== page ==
The sets and properties used in the play are simple. This has been done to accentuate the internal conflicts and the subtext of the play. Theatre for 'Asmita' and me is a method of reflection, understanding and debating the contemporary socio-political issues through the process of the play. We hope the play will also have a lasting impact on the audience.


Arvind Gaur who heads the Delhi ,India based Theatre group ASMITA is committed to innovative and socially relevant theatre. Starting off as a journalist and working for sometime for the electronic media, he set up ASMITA and earned a reputation in theatre circle in
Delhi and abroad.

In the past 12 years, he has directed 48 major plays which include Girish Karnad's Tuglaq and Rakt Kalyan, Dharamveer Bharti's Andha Yug, Swadesh deepak's Court
Martial, G P Deshpande's Antim Divas, Albert Camus' Caligula, Mahesh Dattani's Final Solutions and Tara, Eugene O'neill 's Desire Under the Elms, Dario Fo's An
Accidental death of an Anarchist, Dr.Narenda Mohan's Kalandar, Bertolt Brecht's Good Woman of Setzuan and Caucasian chalk circle, Samuel Beckett's Waiting For Godot, John Octanasek's Romeo Juliet and the darkness, Neil Simon's The Good
Doctor, Vijay tendulakr's Ghairam Kotwal, Munshi Premchand's Moteram ka Satyagrah, Ashok Lal's Ek Mamooli aadmi, Rajesh Kumar's Me Gandhi Bolto ,Vijay Mishra 'sTatt Niranjana, Doodnath Singh's Yama Gatha,
Women in Black ( written & acted by Bubbles Sabharwal) ,Untitled Solo by Lushin dubey, Uday Prakash's Warren Hastings ka Saand, Pinki Virani's Bitter Chocolate,(solo by lushin Dubey) ,

Bhishma Sahani's Madhavi & Manjula Padmanbhan' Hidden Fires ( both solo by actress Rashi Bunny),Walking Through the Rainbow ( joint production with PCVC, solo by Rashi Bunny) & Gandhari ( solo by Aishveryaa Nidhi).

Arvind Gaur has been invited to perform in theatre festivals organized by National School of Drama, (Bharat Rang Mahotsava), Sangeet Natak Akademi, Sahitya Kala Parisad,Nandikar and Vivachana Theatre Festival, Old World Theatre Festival,National School of Drama weekend theatre, Muktibodh Natya Samaroh,World Social Forum and Nehru Centre Festival Mumbai.

Arvind Gaur has conducted many theatre workshops and directed productions in different colleges & schools in Delhi. Such as L.S.R., I.P., Gargi, Jawahar Lal Nehru University, Hindu college,I.I.T.(Delhi), Aditi college, School of Planning and Arhitecture (SPA),Mother International & Sahyadri school Pune, J.Krishnamurti Foundation India. Workshops for children in schools and slums as well as Street
Theatre performances on different socio-political issues organized and conducted by Arvind Gaur are many in number.

He has also conducted theatre workshops for Actors and Directors at Houston, USA and India Habitat centre, New Delhi. He also performed various plays in collobration with culture organizations like Theatre World, British Council ( channai) ,Paridhi, bahroop, Banjara Theatre group (IIT , Khargpur ),Rainbow Cavaliers ,3M Dot Band (Jaipur) , Vivchana (Jabalpur),Prithvi Theatre Festival ( platform theatre IHC ,2004) and NGOs like Mobile Crèches, Action Aid , Haq, PCVC, Deepalaya , Heinrich Boll Foundation ,Asian Social Forum and world social forum.He also design lights for NAYA theatre under the Direction of Shri Habib Tanvir.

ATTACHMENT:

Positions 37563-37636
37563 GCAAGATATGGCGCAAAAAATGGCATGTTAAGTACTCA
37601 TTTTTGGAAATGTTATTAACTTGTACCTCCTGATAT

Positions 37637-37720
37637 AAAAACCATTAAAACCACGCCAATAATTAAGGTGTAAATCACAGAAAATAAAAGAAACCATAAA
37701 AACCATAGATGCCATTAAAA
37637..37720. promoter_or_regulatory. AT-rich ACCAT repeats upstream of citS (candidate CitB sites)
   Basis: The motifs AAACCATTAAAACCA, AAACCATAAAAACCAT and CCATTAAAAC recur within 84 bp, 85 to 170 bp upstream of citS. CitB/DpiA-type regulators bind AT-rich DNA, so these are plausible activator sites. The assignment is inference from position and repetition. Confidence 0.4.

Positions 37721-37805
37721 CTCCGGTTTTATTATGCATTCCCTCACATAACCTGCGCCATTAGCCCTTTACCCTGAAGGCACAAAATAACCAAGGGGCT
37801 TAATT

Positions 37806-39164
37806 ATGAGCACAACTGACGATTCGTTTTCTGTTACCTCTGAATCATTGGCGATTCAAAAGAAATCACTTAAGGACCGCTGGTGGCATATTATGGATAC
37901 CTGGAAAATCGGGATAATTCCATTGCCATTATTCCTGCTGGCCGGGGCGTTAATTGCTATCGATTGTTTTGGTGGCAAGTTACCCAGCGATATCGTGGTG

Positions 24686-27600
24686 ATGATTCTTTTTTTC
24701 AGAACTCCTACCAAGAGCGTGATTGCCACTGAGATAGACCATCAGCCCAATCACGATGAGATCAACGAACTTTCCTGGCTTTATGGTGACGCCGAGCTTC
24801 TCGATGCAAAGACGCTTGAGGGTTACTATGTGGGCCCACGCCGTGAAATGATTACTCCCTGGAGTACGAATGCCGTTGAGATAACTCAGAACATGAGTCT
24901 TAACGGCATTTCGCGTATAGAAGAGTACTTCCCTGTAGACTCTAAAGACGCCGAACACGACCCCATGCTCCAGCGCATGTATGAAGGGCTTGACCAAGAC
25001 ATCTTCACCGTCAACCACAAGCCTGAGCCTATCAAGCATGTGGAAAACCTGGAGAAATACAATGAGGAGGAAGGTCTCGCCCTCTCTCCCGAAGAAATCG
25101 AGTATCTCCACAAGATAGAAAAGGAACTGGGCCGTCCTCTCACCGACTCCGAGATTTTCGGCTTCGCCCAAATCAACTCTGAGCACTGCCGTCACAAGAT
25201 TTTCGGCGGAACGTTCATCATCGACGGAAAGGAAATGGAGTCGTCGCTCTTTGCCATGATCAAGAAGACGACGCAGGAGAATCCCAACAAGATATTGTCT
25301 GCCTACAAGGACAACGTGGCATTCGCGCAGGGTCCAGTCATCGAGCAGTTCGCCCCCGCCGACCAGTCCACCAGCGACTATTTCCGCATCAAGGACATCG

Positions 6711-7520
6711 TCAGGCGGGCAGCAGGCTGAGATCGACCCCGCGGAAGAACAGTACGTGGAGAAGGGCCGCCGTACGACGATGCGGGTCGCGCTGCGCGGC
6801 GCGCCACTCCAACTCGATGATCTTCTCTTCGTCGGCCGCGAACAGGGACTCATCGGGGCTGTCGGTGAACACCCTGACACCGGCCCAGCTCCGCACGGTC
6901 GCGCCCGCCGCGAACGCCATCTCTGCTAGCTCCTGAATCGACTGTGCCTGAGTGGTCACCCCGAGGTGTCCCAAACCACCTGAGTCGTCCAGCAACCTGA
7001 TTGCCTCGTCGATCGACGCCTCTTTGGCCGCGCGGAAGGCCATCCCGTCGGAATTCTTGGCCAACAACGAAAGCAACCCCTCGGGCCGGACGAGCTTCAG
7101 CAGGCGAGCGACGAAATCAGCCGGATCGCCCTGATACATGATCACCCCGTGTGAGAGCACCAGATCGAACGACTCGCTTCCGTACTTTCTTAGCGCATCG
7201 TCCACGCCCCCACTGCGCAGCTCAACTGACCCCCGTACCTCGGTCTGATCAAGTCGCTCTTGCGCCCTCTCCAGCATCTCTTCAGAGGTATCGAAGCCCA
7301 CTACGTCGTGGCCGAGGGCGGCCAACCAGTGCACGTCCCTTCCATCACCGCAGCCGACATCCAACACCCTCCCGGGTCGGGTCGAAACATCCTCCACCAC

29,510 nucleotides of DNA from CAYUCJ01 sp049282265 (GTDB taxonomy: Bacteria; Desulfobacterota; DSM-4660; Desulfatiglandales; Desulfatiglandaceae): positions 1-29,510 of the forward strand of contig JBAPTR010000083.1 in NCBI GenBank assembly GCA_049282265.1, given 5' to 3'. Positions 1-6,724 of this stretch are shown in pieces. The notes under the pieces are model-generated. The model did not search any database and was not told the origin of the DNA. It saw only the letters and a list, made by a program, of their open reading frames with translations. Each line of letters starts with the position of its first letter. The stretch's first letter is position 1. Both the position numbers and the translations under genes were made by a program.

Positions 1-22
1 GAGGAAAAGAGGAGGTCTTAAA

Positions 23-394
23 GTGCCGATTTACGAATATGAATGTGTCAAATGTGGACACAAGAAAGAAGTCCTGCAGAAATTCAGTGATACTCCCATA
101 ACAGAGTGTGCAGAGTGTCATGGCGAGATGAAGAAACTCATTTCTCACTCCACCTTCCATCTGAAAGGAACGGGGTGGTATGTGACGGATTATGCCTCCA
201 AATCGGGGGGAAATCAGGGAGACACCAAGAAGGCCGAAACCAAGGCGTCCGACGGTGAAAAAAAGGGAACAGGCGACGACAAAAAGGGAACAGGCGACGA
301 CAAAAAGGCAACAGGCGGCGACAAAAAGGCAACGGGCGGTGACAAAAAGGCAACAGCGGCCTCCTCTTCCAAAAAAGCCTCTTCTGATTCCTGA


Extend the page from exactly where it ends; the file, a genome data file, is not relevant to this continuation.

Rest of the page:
Director Arvind Gaur has also collaborated with various Theatre artists and Groups specially in exploring a new language for Solo performances which includes Dario fO's Story of the Tiger ,solo by Jaimini Kumar Srivastava ,'Women in Black' by Bubbles Sabharwal and "Untitled Solo" by Lushin Dubey in collaboration with THEATRE WORLD. Not only have these plays received great audience response from important metropolis of India, "Women in black" was invited to perform in Dubai and "Untitled Solo" was performed in Chicago, Dallas, Washington DC, Boston, Rochester , San francisco, Ohio, stanford, Harvard & Stony Brook Uni. in USA and at the Edinburgh Theatre Festival last year .

"Bitter Chocolate " a new solo by Lushin was also performed at Harvard (USA) & at Nehru Centre, London and Gandhari solo by Aishveryaa Nidhi was recently performed at NIDA theatre , Sydney.

With Rashi Bunny, young actress trained in Theatre design at University of Alabama at Birmingham and Rutgers University, New Jersey, USA. Arvind Gaur Has
directed three solos .Bhishma sahani's" Madhavi ", Manjula Padmanabhan's "Hidden fires " & Walking through the rainbow

Madhavi & Hidden fires has received rave reviews all over and have been invited to perform for Mahindra's OLD WORLD THEATRE FESTIVAL, Vivachana National Theatre
Festival Jabalpur, Muktibodh Natyaotsav raipur, 5th National Theatre Festival Balaghat ,World Social forum Mumbai and National School Of Drama (N.S.D.),
Satta Festival Jaipur, Theatre Club J.N.U., PCVC, and Queen's Award Project
(UK) for Communal Harmony.

Bishma Sahani's MADHAVI ,Solo by Rashi Bunny & directed by Arvind Gaur,received special award for best play in experimentaion with tradition at International Solo Theatre Festival Armenia.

VISIT... www.indiantheatre.blogspot.com

contact: arvindgaur@hotmail.com